The Conscientious Carnivore: Navigating Ethical Meat-Eating

Seek Value
4 min readDec 10, 2023


Meat-lovers, let’s have a heart-to-heart — no cheese included. Many people love a good sizzle on the grill, but let’s face it, navigating the ethics of meat-eating can be complex.

So, let’s cut through the fat and look at how you can indulge your carnivorous cravings while still being mindful of our four-legged friends. And don’t worry, I’ll spare you the bug-eating pitch — we’re sticking to the kind of protein that doesn’t wiggle.

  1. The Art of Leftovers: Reducing Waste In the world of meat-eating, leftovers are the unsung heroes. The best place to find these are at grocery liquidators.

In the US, approximately 19 billion pounds of meat get thrown away every year. We can help prevent waste by shopping at grocery liquidators such as “Mike’s Discount”. Picking up discounted meats that are near expiration will save the animal from a tragic end in the bin. Plus, it’s cost-effective — your wallet will thank you.

By purchasing from these discount stores, we do not trigger a restock at the factory farm. Our primary goal here is to reduce suffering, to reduce industrial farm supply. “Adopt, don’t shop”.

2. The Ethical Hunter-Gatherer: Sustainable hunting, particularly for maintaining balance in the ecosystem, is a great option for those with a taste for adventure and a respect for nature.

We all want a chance at freedom, a chance to win. Hunting gives our earthly companions a chance at a fair game. It’s about understanding and participating in the natural cycle, and hey, nothing beats the taste of success.

3. Pasture to Plate: Grass-Finished, and Pasture-Raised Meats.

I prefer ‘Grass-Finished,’ where cows live freely in their pastures among friends and family for their entire lives.

If you’re more of a “buy it, don’t hunt it” type, then grass-finished and pasture-raised is your ethical sweet spot. These animals have had a better life munching on greens under the sun, which probably makes for a happier meal on your plate.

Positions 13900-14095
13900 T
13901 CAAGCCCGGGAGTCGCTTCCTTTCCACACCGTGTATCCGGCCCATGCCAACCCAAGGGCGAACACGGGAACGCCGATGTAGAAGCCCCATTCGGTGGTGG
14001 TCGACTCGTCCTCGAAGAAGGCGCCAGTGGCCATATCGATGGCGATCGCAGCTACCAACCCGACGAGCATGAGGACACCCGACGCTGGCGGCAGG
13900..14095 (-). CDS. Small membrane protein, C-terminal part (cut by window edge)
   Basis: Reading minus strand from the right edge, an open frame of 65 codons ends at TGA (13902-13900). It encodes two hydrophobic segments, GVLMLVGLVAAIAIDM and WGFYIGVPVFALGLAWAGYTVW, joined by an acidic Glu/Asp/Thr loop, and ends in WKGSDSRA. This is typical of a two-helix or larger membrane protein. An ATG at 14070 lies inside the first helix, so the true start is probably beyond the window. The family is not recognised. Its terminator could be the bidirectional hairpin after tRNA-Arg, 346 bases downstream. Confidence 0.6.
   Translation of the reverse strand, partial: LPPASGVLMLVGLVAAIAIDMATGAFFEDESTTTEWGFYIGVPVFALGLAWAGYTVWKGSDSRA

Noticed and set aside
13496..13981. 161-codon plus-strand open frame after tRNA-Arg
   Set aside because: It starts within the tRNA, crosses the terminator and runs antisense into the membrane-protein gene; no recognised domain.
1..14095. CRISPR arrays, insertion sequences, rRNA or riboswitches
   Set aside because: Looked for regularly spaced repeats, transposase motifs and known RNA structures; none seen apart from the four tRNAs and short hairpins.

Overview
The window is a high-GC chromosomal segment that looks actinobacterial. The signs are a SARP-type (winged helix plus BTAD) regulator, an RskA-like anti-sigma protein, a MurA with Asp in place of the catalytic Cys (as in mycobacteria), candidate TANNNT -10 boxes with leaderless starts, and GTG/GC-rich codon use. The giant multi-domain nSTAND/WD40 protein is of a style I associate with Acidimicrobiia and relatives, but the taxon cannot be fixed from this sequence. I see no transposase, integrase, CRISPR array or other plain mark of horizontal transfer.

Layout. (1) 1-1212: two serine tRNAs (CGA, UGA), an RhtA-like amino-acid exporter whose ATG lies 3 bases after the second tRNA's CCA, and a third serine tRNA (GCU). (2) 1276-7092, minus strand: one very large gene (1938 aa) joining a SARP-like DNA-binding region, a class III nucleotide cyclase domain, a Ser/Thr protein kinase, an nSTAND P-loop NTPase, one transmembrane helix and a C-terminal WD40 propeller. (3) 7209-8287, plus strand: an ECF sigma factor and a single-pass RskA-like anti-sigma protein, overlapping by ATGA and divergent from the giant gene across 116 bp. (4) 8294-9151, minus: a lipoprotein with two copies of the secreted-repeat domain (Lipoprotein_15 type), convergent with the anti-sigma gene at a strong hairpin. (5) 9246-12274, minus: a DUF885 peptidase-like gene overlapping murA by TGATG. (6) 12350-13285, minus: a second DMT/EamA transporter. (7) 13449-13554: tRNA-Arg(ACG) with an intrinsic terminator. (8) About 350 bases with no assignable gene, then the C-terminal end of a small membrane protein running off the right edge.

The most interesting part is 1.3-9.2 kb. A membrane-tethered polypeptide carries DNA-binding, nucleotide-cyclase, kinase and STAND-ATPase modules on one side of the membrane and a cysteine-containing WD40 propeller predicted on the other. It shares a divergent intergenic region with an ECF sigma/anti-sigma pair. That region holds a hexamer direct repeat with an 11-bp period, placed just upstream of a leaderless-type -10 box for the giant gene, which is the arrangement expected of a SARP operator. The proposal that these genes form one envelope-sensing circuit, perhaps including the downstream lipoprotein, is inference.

The wording can be tricky here, Grass-Fed doesn’t always mean they were out in the pasture, but Grass-Finished does. The same goes for chickens, Free Range doesn’t mean they were in the Pasture, Pasture raised does.

Watch out for labeling gimmicks like “Cage Free”. There is a significant difference between Cage Free and Pasture Raised.

The Future is Now: Lab-Grown Meat
A pipe dream for ethical eating: actual meat, without the farms and the associated guilt. What once was a moon shot, now appears to be future of meat consumption, where technology meets tradition, minus the ethical dilemmas. The price is high now, but we can expect better deals by 2030.

Lab Grown Chicken

Note: we’re not talking about that viral spaghetti chicken — which is a actually a product of rapid growth in new age factory farming. I don’t know about you, but the lab grown variety actually appears much better than the monstrosity below!

The rise of spaghetti chicken is a result of bio-engineered chickens growing so fast that the meat becomes like spaghetti

The Uncomfortable Truth: Factory Farming let’s not beat around the bush: factory farming is the elephant in the room. Some aspects are so bad it’s hard to believe that it exists. But awareness is the first step towards change. We can all do our part, one meal at a time.

Conclusion: So, there you go — a no-nonsense guide for the meat lover with a conscience. It’s not about joining the vegan bandwagon; it’s about making informed choices that align with your love for meat and a heart for ethics. Let’s take cruelty off the table and raise our forks to responsible indulgence!

Thanks for taking part in ending animal cruelty!